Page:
LAMB OF GOD Guitarist Talks About Touring With METALLICA

Peter Atkinson of KNAC.COM recently conducted an interview with guitarist Mark Morton of Richmond, Virginia metallers LAMB OF GOD. A couple of excerpts from the chat follow below.

KNAC.COM: How was the METALLICA tour?

Morton: Very, very cool. It was good opportunity for us, of course, opening for one of the biggest bands in the world. We were really flattered for them to have asked us to come out with them. We had some great shows. When we go out with like a SLAYER or a MEGADETH or a band like that, chances are most of those people are at least aware of what we do. It's safe to say that a good portion of the METALLICA crowd had not yet been exposed to us. So for us, at that this stage of the game, it was a golden opportunity. In addition to that, it was a lot of fun to go on tour with people who were our heroes when we were coming up as musicians and to learn first hand that they really are a great bunch of guys, really down-to-earth people, surprisingly, so given their celebrity and their status in the industry and some of the ways they've been portrayed. They made us feel at home and made us feel welcome, and for that I'm grateful. We've got about 20 more shows with them next summer in Europe, so we're very excited about that. So, all in all, it was a great experience.

KNAC.COM: Playing in front of a crowd that was, like you said, not really familiar with you, how did you go over?

Morton: We went over really well. We were, not concerned, we were curious how we would go over with an unfamiliar audience. To be fair, we certainly had our share of fans there every night, the LAMB OF GOD fans were showing up and they were very vocal and very visible and we love them to death for it, but I could definitely feel the momentum of the shows. When we would start playing, people would still be taking their seats, and by the end of our set the faces changed from deer in the headlights to fists in the air. There were no train wrecks, no boos, no catastrophes, at least that I was aware of, and I think we won some people over. The thing about, say, SLAYER is, they are a very, very heavy band, very dark, very aggressive, and the music, at least to my ears, is a little bit similar to what LAMB OF GOD is doing, so it's not such a stretch for the audience. METALLICA has gone through different phases at different eras, until very recently most of their modern stuff is pretty commercial, so their fans are there to hear that. But, like I said, they seemed to like us and I know we made some new fans.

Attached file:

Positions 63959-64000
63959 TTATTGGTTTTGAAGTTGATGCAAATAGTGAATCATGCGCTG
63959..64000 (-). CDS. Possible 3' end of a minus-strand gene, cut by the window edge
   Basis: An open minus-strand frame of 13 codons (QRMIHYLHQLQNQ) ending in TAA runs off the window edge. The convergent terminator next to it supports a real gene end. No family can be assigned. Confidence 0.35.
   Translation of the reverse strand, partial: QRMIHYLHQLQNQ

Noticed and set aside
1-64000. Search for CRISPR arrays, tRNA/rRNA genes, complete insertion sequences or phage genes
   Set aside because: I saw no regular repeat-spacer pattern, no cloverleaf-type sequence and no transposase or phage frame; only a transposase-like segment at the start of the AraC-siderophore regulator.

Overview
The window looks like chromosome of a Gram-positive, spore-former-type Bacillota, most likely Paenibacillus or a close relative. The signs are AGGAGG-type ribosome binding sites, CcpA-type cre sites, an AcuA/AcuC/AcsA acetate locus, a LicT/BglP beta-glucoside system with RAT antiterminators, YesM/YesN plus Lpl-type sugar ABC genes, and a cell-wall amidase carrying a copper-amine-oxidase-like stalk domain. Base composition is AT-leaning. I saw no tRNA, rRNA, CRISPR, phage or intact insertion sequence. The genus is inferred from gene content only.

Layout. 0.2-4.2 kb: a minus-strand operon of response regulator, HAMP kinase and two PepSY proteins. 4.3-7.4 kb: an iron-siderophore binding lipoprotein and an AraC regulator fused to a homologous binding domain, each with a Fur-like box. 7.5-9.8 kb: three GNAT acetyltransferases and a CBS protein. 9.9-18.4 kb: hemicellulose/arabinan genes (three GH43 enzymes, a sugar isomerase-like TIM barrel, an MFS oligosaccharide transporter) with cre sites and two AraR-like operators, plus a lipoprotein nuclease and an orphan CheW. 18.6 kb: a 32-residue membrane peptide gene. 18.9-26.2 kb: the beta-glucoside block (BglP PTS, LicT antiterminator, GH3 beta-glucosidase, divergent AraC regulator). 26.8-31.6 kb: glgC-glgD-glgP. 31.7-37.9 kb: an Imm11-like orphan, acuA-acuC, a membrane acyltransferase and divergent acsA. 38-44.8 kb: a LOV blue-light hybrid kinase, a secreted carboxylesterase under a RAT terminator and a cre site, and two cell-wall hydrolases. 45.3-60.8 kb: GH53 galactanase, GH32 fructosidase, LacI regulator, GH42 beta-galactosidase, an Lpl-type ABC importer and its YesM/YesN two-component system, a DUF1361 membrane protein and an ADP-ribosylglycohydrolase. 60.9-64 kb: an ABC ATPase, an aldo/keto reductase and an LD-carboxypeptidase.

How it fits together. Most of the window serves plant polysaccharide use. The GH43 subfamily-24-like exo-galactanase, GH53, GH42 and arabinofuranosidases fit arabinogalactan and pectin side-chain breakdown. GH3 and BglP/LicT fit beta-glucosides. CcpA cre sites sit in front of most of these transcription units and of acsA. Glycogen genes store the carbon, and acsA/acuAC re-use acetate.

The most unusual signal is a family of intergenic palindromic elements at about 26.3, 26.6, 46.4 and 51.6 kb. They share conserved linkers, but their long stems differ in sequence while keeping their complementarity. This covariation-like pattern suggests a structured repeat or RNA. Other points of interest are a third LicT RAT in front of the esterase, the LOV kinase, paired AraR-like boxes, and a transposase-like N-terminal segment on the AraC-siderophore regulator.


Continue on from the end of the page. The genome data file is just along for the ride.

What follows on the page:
KNAC.COM: Since everyone else has chimed in on it, what is your opinion of METALLICA's new album?

Morton: It's great, it's their best record in a lot of years. They had moved away from where my interest was in them, but good for them, they've redefined themselves over and over again, reinvented themselves. And they are a great band and nice guys.

KNAC.COM: LAMB OF GOD is certainly a veteran band, but METALLICA's been around for a lot longer and at a much higher level, no disrespect. Is there anything you guys can take away from someone like that?

Morton: The answer to your question is yes and no. I don't think there's things, or lessons, that we picked up directly from them as a band because we're two very different situations and two very different types of bands in very different levels of our careers, as you mentioned. But working with them has taught us some things. It's one of the few times where, like I said, we've been in front of an audience that we felt we had to win over. Early on in our career, when no one knew who we were on our first couple national tours, it was like that, and maybe the main stage at Ozzfest that we played a couple years ago. But even then we felt like we were on our home turf. We learned how to work in an environment that wasn't necessarily hostile, but it wasn't necessarily friendly either. And METALLICA plays in the round, which is like being in a boxing ring in the middle of the arena, so we really had to work a four-sided stage instead of a one-side stage. And 14-15 years into our career, that's the first time we've had to do that. We picked up really quick, and I'm really proud of our band and especially our crew for adapting, because those guys really bear the brunt of that. If things don't get set up just so, it can make things a lot more difficult and really limit your mobility, which you really need in a situation like that.

Read the entire interview from KNAC.COM.


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